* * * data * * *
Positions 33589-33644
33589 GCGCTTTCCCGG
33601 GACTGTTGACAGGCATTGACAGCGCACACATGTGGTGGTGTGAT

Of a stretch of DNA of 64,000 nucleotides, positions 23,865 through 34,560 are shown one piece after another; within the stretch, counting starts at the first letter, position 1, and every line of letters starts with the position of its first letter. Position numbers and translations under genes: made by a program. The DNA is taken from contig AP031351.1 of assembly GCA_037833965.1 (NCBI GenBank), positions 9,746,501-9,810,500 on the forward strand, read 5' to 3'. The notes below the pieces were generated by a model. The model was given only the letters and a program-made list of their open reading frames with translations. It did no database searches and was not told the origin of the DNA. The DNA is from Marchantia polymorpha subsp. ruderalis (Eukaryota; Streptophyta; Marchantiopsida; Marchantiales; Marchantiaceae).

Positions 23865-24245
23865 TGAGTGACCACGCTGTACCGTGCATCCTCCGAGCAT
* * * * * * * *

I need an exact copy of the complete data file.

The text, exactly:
Positions 33589-33644
33589 GCGCTTTCCCGG
33601 GACTGTTGACAGGCATTGACAGCGCACACATGTGGTGGTGTGAT

Of a stretch of DNA of 64,000 nucleotides, positions 23,865 through 34,560 are shown one piece after another; within the stretch, counting starts at the first letter, position 1, and every line of letters starts with the position of its first letter. Position numbers and translations under genes: made by a program. The DNA is taken from contig AP031351.1 of assembly GCA_037833965.1 (NCBI GenBank), positions 9,746,501-9,810,500 on the forward strand, read 5' to 3'. The notes below the pieces were generated by a model. The model was given only the letters and a program-made list of their open reading frames with translations. It did no database searches and was not told the origin of the DNA. The DNA is from Marchantia polymorpha subsp. ruderalis (Eukaryota; Streptophyta; Marchantiopsida; Marchantiales; Marchantiaceae).

Positions 23865-24245
23865 TGAGTGACCACGCTGTACCGTGCATCCTCCGAGCAT